env[PATH] = /usr/local/bin:/usr/bin:/bin
env[TMP] = /tmp
env[TMPDIR] = /tmp
env[TEMP] = /tmp 
Follow the instructions you provided to set the user, group, environment variables, and process manager settings for PHP-FPM.

Edit OPCache Configuration:

You're editing the OPCache configuration file to optimize PHP performance.
nano /etc/php.d/10-opcache.ini
Uncomment and adjust values for various OPCache settings.

Downloading and Configuring NextCloud

Install wget, You're installing wget, which is a good idea for downloading files. Download and Extract Nextcloud, You're downloading and extracting the Nextcloud archive. Remember to adjust the version number in the URL to the latest version.

sudo dnf install wget
sudo dnf install unzip -y
unzip -d /usr/share/nginx/

Set Ownership

You're setting ownership of the Nextcloud files to the nginx user. This is needed for Nginx to have the appropriate permissions.

sudo chown -R nginx:nginx /usr/share/nginx/nextcloud

Adjust PHP Permissions

You're adjusting permissions for PHP directories. However, it seems like you're trying to adjust /var/lib/php paths. If this is related to your PHP configuration, ensure that these paths match your actual PHP setup.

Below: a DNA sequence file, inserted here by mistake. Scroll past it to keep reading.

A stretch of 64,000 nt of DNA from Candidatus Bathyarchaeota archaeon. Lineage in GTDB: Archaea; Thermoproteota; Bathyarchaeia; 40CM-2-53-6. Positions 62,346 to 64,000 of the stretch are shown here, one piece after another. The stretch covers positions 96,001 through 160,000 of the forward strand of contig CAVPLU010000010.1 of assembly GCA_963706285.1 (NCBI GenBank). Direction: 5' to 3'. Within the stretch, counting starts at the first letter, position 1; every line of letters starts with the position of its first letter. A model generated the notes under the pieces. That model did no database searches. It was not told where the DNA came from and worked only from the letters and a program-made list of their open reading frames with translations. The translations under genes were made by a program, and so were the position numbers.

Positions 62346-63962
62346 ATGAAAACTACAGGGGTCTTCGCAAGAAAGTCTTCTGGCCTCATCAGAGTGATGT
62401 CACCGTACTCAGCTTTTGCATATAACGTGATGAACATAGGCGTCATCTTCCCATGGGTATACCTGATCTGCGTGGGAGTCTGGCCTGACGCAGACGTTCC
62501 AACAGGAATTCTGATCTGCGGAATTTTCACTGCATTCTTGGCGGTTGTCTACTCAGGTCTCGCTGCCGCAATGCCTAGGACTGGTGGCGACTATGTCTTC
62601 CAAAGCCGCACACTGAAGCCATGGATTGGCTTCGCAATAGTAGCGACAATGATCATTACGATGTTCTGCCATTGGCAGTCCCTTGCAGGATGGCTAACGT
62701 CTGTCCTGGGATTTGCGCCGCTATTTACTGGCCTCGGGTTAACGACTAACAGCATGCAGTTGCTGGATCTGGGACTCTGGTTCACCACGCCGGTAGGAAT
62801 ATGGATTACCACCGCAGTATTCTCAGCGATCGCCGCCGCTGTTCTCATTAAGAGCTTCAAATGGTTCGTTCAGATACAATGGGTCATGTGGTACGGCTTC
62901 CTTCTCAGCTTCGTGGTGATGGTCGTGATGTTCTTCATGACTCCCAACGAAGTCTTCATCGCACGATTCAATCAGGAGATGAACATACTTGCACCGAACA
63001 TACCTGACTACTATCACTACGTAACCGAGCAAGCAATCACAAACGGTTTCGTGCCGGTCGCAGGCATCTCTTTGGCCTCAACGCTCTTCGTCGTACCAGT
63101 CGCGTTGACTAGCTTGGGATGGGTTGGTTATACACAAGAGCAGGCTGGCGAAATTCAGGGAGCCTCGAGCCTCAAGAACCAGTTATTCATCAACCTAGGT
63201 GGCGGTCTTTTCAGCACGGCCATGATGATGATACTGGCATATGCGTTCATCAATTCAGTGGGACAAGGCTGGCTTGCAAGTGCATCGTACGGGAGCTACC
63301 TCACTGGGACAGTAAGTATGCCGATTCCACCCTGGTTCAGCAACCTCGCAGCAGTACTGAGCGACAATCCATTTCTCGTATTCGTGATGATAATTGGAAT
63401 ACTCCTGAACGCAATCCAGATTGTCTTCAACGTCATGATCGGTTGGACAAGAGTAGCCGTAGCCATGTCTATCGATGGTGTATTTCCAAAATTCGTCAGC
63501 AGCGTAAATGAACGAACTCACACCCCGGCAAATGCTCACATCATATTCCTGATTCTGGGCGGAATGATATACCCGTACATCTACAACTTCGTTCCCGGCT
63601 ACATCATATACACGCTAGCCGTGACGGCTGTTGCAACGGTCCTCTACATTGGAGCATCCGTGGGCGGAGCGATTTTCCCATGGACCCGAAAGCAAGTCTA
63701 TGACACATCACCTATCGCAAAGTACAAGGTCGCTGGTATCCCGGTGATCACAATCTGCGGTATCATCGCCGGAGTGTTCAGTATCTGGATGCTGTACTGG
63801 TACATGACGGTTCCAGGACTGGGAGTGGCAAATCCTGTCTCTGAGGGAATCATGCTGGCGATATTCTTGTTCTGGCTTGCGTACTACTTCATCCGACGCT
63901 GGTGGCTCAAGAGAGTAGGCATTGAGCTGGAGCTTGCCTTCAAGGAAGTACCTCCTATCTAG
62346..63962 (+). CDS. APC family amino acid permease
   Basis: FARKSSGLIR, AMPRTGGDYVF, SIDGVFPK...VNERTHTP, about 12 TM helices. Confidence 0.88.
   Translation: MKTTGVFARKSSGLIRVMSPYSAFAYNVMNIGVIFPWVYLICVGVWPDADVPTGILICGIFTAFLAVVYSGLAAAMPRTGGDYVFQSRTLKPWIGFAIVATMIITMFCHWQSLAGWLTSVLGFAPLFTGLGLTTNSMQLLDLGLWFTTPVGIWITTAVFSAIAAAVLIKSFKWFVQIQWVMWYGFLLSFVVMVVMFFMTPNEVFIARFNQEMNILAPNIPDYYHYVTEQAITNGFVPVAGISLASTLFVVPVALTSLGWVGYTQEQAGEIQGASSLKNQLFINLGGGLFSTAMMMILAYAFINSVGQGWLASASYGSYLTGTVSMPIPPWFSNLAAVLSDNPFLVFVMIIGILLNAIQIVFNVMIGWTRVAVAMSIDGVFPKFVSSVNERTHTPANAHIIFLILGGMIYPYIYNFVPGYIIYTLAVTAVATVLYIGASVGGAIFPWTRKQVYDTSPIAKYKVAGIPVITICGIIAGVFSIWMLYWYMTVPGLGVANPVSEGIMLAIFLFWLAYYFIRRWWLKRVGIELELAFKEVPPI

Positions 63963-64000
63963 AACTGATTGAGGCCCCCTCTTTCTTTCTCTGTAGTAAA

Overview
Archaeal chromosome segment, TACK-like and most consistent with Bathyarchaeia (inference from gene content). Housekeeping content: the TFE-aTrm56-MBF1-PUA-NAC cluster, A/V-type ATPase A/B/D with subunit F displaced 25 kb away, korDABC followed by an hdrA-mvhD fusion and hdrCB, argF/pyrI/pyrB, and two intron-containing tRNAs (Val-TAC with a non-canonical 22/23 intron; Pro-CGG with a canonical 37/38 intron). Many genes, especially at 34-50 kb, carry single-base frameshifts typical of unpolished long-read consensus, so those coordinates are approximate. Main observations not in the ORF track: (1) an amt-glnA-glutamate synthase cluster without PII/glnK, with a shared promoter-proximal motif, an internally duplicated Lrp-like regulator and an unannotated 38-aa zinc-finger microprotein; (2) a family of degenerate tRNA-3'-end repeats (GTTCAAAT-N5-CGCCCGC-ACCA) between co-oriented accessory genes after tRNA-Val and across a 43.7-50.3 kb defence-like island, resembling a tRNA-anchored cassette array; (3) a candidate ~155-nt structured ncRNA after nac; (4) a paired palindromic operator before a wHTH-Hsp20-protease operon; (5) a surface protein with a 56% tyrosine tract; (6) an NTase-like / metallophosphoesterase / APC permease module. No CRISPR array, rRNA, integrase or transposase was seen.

sudo chgrp -R nginx /var/lib/php/{opcache,session,wsdlcache}

Create Nextcloud Data Directory

You're creating the data directory for Nextcloud. This is where Nextcloud will store user data and files.

sudo mkdir /usr/share/nginx/nextcloud/data

Installing and Mounting NFS

Install NFS Utilities:

You're installing the NFS utility package, which is necessary for working with NFS shares.
sudo dnf install nfs-utils

Show Available NFS Exports:

You're using the showmount command to list the available NFS exports on a remote server with the IP address
showmount -e ""
This will display a list of directories that are shared through NFS on the specified server.

Mount NFS Share:

You're mounting an NFS share from the remote server with the IP address The share path is /Volume2/Media, and you're mounting it to the local directory /etc/plex/media.
sudo mount /usr/share/nginx/nextcloud/data

This command mounts the remote NFS directory onto the local /etc/plex/media directory on your CentOS 9 server. The contents of the remote directory will now be accessible from the local directory.

Enabling the SELINUX

Change Ownership:

You're changing the ownership of the Nextcloud directory to the nginx user and group.
chown -R nginx:nginx /usr/share/nginx/nextcloud/

Configure SELinux Contexts:

You're using the semanage fcontext command to adjust SELinux file contexts for various Nextcloud directories and files. This allows SELinux to work with these files without causing permission issues.
semanage fcontext -a -t httpd_sys_rw_content_t '/usr/share/nginx/nextcloud/data(/.*)?'